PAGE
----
When did we send the farthest satellite and what is its role and name ?
The term for orbits in our solar system around the Sun is Heliocentric.
Closed Heliocentric Orbit
The solar observation probe Ulysses is the furthest artificial satellite around the sun. It's in a highly inclined, elliptical orbit ranging from 1.35 Astronomical Units (AU) to 5.4 AU. It was a joint project by ESA/NASA launched in 1990 and decommissioned in 2009. The mission utilised a gravity assist from Jupiter to achieve its high 79° inclination.
It was the satellite with the highest aphelion in a purely heliocentric regime.
At the time of writing, Hayabusa2 and OSIRIS-REx are both in heliocentric orbits with aphelia of ~1.3 AU. Both are on sample-return mission to different asteroids - 162173 Ryugu and 101955 Bennu respectively.
We have sent many spacecraft to orbit other planets within the solar system, meaning they are technically in orbit around the Sun, but not heliocentric.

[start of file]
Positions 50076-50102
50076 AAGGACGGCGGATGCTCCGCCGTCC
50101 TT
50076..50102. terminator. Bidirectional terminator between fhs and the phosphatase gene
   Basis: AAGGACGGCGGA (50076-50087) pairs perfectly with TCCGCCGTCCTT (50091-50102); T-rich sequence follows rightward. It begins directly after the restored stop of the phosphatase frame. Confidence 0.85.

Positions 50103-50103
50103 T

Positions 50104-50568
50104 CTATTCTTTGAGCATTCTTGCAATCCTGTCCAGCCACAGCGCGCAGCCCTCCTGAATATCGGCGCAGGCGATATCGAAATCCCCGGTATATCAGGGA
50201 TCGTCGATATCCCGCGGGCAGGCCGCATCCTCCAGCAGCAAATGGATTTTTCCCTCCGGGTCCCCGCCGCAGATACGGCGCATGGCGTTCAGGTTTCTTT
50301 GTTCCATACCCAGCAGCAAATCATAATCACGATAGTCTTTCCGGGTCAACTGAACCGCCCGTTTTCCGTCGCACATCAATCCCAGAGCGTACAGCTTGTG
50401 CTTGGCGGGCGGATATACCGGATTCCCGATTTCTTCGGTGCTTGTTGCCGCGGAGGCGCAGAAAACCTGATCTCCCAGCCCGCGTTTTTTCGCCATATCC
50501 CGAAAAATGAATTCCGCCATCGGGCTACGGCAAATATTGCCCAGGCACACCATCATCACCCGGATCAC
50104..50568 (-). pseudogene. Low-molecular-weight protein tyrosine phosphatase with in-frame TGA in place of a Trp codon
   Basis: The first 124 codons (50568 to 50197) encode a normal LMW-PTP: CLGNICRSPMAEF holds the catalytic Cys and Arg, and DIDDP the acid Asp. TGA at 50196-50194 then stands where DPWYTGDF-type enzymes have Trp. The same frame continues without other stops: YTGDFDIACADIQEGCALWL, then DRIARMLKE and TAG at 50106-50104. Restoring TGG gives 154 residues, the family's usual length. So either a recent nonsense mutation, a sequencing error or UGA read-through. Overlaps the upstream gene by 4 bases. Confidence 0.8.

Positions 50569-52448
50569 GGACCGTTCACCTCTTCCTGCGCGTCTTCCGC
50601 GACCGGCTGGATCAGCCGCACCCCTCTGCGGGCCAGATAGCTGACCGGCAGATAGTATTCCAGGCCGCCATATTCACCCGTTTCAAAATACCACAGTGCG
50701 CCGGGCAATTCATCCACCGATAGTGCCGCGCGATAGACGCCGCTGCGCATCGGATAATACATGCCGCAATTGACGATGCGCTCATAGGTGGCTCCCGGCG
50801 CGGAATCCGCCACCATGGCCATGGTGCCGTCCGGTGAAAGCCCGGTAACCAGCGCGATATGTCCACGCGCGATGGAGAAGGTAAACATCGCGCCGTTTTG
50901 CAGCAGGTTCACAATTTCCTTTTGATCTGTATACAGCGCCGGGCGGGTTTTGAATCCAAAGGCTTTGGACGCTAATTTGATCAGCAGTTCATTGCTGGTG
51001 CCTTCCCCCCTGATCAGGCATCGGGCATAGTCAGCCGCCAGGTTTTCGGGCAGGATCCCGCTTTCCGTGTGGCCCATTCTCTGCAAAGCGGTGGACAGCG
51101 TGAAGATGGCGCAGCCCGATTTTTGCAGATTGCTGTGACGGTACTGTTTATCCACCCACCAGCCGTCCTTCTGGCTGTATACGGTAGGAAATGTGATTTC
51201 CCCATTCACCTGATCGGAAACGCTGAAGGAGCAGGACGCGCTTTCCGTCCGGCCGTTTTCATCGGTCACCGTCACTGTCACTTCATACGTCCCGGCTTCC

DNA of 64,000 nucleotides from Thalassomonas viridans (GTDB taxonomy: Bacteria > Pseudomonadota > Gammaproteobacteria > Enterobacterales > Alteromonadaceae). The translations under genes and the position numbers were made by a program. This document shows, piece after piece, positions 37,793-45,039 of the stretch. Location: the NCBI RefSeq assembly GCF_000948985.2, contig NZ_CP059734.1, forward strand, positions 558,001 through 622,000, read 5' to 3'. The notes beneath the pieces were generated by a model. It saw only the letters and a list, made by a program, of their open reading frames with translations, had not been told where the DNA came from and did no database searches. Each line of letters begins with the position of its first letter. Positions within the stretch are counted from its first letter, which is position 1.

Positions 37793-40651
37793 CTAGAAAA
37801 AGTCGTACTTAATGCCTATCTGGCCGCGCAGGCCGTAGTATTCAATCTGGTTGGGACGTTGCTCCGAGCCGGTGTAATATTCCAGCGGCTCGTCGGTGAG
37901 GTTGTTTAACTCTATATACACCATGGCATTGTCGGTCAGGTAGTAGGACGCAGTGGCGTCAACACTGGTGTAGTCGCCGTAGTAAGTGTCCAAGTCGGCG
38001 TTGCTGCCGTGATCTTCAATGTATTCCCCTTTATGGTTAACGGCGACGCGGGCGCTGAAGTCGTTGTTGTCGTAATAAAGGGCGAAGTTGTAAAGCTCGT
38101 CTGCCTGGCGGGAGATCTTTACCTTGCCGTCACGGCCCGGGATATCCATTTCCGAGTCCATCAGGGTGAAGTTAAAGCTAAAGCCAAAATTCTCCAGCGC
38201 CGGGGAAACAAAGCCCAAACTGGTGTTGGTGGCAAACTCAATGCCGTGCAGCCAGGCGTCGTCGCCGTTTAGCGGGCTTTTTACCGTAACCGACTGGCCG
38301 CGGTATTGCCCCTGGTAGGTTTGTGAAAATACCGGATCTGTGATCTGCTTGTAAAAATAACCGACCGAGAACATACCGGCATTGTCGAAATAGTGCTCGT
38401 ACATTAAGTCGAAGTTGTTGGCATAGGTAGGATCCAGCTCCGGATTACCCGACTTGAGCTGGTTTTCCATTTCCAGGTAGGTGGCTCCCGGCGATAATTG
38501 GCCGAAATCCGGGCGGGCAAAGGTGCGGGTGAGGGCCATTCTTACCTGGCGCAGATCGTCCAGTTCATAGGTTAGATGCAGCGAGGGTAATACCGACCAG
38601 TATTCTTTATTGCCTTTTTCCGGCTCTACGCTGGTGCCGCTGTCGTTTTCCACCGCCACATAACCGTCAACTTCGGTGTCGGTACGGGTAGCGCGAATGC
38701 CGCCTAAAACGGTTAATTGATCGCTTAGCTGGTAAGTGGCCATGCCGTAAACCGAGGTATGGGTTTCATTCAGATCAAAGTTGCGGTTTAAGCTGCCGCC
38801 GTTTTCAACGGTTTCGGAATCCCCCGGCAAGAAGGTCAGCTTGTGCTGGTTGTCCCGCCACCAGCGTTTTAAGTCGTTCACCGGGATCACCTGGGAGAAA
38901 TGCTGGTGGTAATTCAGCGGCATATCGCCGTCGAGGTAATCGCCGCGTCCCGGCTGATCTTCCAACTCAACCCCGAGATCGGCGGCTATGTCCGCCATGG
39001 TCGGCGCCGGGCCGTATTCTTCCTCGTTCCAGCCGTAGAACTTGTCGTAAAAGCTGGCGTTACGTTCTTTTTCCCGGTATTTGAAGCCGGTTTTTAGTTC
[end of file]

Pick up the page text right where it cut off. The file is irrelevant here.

The most distant satellite currently in operation is Juno which entered orbit around Jupiter in 2016 and has been making atmospheric, gravitational and magnetic observations of Jupiter since. The Galileo probe also orbited Jupiter from 1995-2003. Jupiter orbits at an average of ~5.2 AU.
Until September 2017, Cassini was the most distant operational satellite in orbit around Saturn. Cassini's objectives included:
- Mapping Saturn's rings
- Observing the geology of Saturn's moons
- Measuring Saturn's magnetosphere
- Deploying the Huygens lander onto the moon Titan
Saturn orbits at approximately 9.6 AU.
At a distance of 141 AU, Voyager-1 is the most distant man-made object from the Sun. Although also technically in a heliocentric orbit - a hyperbolic one - it would not usually be described as orbiting the sun.
Also escaping the solar system are Voyager-2, Pioneer 10, Pioneer 11 and New Horizons.
Here is good list of all current solar system spacecraft.